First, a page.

2004 12 units sold $1,385,000 – $5,500,000.
2005 16 units sold $1,460,000 – $3,275,000.
2006 14 units sold $1,565,000 – $3,050,000.
2007 9 units sold $1,700,000 – $2,785,000.
2008 6 units sold $2,075,000 – $2,917,500
It wasn’t until 2014 before more than 5 units sold per year on the open market with 2014 marking the most any Trieste units sold since 2005 with sales prices starting at $1,815,000 to $3,550,000. Briefly, there was a short period of time when finally nothing in Trieste was available.
In 2016 I sold the most expensive unit in the building at $6,150,000 but my client got a terrific deal considering there are 5 other units that paid more per foot. The highest-priced unit to sell closed for $1,009/foot.
Trieste at Bay Colony – This Year
5 units have sold this year with the newest price per foot record closing at $1,009/foot. Trieste also broke another record with #306 marking the 3rd lowest price per foot sale since 2011 selling at $388/foot.
How Did The Seller Do?
If getting the condo off their books was the goal, their mission was accomplished and we should all consider it a win.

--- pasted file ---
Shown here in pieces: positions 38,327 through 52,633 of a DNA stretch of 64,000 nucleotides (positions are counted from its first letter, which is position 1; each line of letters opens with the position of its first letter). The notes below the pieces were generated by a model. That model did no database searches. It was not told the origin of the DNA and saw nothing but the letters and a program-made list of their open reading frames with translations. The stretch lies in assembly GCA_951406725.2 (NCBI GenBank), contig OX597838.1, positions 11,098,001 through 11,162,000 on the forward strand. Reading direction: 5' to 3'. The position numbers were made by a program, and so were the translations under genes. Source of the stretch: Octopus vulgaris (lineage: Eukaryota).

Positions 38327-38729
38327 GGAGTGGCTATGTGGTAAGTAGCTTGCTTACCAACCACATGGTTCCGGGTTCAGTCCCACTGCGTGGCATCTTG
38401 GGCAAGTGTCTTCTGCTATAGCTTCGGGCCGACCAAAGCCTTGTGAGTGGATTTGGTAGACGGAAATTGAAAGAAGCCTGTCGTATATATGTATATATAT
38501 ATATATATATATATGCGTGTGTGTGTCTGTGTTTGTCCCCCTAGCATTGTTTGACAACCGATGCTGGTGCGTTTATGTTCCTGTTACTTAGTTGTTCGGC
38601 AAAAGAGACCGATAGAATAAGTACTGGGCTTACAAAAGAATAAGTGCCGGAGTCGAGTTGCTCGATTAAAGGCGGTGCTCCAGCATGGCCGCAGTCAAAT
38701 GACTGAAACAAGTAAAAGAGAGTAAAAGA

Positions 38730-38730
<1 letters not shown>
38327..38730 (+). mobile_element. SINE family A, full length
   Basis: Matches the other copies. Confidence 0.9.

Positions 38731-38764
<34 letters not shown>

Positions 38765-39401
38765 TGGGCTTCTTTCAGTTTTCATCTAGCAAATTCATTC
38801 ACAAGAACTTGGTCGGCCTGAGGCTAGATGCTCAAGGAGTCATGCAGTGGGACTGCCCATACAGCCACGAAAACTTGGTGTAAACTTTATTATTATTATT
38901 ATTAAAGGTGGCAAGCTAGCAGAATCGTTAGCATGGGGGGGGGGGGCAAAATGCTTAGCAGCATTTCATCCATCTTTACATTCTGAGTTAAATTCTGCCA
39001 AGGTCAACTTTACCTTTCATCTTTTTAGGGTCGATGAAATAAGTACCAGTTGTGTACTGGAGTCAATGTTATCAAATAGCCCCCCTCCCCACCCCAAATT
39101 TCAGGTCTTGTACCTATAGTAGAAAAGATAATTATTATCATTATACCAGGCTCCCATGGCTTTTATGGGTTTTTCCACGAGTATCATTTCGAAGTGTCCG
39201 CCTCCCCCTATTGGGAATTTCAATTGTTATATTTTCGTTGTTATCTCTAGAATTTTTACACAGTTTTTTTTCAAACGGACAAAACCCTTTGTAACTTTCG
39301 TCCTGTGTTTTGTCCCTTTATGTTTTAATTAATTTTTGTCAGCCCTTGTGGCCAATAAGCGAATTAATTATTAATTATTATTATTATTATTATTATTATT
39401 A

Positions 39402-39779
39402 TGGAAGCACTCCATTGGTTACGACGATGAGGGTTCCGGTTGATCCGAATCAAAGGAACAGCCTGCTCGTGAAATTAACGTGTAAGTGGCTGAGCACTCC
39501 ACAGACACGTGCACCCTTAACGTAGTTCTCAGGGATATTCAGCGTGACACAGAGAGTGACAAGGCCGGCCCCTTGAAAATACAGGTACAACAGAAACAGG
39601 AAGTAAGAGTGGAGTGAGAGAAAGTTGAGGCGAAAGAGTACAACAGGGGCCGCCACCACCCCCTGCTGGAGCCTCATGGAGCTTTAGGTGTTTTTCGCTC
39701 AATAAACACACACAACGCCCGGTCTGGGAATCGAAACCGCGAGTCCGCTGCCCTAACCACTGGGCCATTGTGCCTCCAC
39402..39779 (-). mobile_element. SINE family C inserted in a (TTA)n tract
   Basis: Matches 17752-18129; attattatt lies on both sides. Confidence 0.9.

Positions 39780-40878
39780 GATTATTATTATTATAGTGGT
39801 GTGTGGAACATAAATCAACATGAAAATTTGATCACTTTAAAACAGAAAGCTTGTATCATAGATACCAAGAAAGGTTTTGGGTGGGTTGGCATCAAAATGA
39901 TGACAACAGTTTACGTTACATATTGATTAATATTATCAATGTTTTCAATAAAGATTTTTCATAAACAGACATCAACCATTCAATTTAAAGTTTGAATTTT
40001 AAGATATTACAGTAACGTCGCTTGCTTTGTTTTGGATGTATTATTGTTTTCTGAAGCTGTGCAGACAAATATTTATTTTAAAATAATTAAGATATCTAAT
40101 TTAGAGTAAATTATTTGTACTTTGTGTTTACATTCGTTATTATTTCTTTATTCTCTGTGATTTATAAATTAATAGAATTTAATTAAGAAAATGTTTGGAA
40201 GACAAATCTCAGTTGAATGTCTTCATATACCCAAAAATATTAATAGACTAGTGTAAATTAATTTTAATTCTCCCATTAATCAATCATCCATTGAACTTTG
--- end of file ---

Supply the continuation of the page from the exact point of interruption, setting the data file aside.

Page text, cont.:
If selling at the 3rd lowest price any unit in Trieste has ever closed on the open market in the history of Trieste was a goal, they accomplished that too!
Ultimately, they paid $1,650,000 plus cost to finish the unit, let’s say a minimum of $250,000 (wildly conservative). They lost $350,000.
How Did The Buyer Do?
They purchased the 3rd lowest priced unit Trieste has ever seen on the open market. Large chances are the new owner will want to renovate. If they renovate the same way most Bay Colony residents renovate, it will cost in excess of $500,000 on a good day. Then they’ll need to furnish it. According to Rob and Stucky, designers want $45.00/foot to do it in a way that will cause a home to sell. That’s another $183,375.
So we’re $700,000 on top of $1,585,000 = $2,285,000 with no view located on a busy road where traffic is likely to increase due to One Naples making its way through planning and zoning as we speak and the Ritz Carlton working on plans for a new high-rise which will also affect traffic noise for Trieste at Bay Colony 6th stack residents.
Consider Trieste at Bay Colony is now 17 years old. Is it possible the residents have been putting reserves aside to remodel at least the soft interiors of this building? Sure. Is it probable? Maybe not. This could cost residents in the form of a special assessment when and if a vote passes to improve the aesthetic value of the common areas.
A Few Points To Mention: